As a flagship brand of Hanayama, Cast puzzles are always of high quality and have a stunning presentation. The Cast G&G is no different and looks amazing... At first, unfortunately. I was actually rather disappointed with the puzzle's appearance after just a few uses. The two parts are coated with different colors, silver and gold, but the gold one is now heavily scratched due to straight edges on the pieces. It's almost impossible to prevent, unless you don't play with it. This was something seriously overlooked by Hanayama in their quality control. The silver piece is ok, but the gold one looks like it was attacked by an angry ninja. It looks that bad. If you're a puzzle collector, but like to play with your puzzles I highly recommend you buy two copies, one for display and another to play.

Let's forget about the scratched piece for a moment. You may be wondering about the challenge of the G&G itself and how is it compared to others. Surprisingly enough, and as a Hanayama level 3/6, I wasn't expecting too much of a challenge to solve it, but after spending about 15 minutes to solve it, I knew that its simple design was more complex than it led you to believe.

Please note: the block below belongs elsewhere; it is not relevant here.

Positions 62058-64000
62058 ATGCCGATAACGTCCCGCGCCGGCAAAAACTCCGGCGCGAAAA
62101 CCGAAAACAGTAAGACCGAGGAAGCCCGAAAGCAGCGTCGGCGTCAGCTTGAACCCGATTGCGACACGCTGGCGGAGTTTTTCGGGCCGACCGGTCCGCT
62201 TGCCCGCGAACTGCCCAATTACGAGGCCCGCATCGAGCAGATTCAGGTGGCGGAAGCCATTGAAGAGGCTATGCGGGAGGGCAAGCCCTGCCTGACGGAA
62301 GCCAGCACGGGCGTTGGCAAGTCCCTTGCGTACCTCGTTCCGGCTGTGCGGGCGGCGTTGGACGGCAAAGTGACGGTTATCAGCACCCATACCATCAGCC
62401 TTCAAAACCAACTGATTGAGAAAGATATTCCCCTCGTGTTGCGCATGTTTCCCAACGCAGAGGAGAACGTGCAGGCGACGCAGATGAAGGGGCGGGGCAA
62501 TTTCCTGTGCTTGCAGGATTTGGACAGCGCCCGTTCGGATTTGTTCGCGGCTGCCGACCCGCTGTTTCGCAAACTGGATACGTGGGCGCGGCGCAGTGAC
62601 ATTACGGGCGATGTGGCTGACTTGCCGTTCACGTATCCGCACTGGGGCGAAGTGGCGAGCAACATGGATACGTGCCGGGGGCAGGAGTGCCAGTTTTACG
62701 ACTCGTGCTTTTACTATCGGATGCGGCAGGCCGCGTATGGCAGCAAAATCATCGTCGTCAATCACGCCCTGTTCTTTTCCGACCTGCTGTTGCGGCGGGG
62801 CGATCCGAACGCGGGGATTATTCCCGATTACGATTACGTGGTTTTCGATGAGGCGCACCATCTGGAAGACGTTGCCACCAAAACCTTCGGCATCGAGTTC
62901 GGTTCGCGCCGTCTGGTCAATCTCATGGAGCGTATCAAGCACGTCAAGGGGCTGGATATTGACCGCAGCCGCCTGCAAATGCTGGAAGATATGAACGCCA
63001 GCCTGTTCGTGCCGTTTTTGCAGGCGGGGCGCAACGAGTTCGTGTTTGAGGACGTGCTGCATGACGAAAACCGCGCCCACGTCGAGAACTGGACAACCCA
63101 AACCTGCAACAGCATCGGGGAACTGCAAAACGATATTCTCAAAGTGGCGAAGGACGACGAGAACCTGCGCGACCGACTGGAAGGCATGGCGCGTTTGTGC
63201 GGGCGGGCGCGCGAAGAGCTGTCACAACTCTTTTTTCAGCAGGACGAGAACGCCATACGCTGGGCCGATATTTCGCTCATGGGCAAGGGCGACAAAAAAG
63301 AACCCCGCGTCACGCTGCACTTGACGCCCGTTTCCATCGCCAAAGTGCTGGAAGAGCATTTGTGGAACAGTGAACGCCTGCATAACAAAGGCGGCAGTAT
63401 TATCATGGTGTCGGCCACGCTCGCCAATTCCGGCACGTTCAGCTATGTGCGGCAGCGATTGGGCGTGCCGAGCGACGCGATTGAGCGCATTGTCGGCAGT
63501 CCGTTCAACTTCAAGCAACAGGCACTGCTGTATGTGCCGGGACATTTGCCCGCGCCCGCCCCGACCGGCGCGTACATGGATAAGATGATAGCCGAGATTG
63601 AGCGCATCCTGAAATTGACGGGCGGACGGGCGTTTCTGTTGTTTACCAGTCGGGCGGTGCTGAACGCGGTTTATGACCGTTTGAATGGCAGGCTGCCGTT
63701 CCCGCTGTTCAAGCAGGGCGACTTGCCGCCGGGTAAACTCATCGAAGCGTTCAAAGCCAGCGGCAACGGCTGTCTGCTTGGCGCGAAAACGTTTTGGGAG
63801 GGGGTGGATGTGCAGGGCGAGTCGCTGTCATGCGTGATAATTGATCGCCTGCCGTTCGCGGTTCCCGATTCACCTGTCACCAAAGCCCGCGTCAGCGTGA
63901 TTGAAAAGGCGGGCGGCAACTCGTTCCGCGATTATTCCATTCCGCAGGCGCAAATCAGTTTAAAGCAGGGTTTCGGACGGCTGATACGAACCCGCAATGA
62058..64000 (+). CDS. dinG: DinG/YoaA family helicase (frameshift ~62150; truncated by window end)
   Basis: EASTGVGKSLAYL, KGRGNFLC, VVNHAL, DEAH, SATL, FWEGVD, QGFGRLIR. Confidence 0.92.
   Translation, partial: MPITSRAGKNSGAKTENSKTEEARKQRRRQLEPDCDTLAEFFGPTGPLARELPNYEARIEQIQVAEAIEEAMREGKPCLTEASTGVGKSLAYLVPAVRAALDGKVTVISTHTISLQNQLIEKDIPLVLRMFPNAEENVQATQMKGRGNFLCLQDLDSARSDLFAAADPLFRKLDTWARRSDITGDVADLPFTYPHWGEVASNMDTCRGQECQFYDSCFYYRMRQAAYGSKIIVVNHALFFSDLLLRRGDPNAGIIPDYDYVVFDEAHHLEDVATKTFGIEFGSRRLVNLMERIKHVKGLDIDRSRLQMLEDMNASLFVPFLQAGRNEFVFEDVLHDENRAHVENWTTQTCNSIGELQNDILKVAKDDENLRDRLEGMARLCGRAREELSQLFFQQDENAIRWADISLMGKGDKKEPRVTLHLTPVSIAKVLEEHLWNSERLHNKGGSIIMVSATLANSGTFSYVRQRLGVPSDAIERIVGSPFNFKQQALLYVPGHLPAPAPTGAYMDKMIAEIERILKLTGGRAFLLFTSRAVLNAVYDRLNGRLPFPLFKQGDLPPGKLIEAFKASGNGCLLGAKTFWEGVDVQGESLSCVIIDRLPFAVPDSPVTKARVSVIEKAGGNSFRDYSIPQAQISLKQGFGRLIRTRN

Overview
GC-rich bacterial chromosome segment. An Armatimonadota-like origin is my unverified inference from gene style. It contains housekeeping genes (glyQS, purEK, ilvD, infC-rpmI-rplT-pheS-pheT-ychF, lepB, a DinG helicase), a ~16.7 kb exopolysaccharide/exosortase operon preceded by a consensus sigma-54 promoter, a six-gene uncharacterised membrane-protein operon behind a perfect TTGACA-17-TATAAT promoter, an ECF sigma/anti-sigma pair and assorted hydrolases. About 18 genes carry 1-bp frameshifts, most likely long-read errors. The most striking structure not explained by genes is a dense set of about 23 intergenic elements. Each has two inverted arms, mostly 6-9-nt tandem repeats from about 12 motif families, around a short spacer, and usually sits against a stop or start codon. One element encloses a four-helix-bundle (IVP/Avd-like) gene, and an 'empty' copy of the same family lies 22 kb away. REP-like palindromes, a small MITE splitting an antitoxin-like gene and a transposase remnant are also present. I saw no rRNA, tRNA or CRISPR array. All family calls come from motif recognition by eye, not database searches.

There's these protrusions at each of the pieces that block most of your moves and only a correct sequence of movements can free the two pieces. There are four of these protrusions in each of the pieces, two in the front, in each end of one diagonal, and another two in the back along the other diagonal. The two pieces are identical except for the position of the protrusions which are found on opposite directions. I won't go much over the solution, but involves a few rotations in the right spots.

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Solution: Click here to download a .pdf with the solution.

Closing Comments:

After playing with the Cast G&G for a while I was left with mixed feelings. On one hand, the puzzle is pure and simply a fantastic design like Hanayama has accustomed us, and the challenge itself is tricky enough to get the most of the experienced puzzlers baffled for a few moments. On the other hand, I can't help but feeling a little disappointed with the way the puzzle turned out, heavily scratched, and since I'm a puzzle collector first and foremost, it's hard to let the feeling go. Nevertheless, if you're a fan of Hanayama puzzles, this is a must have on your collection. Just take my advice and get two copies...

Availability: You can purchase the Cast G&G at PuzzleMaster for $12.95 CAD. You can also browse the entire Cast series here.


Hanayama Cast (in English) - Very useful website in English, with plenty of information on all things Cast.

Hanayama's Factory Visit (Many thanks to Roxanne Wong for sharing these pictures)

Sliding Stones

Posted on Sep 6, 2013 by Gabriel | 0 comments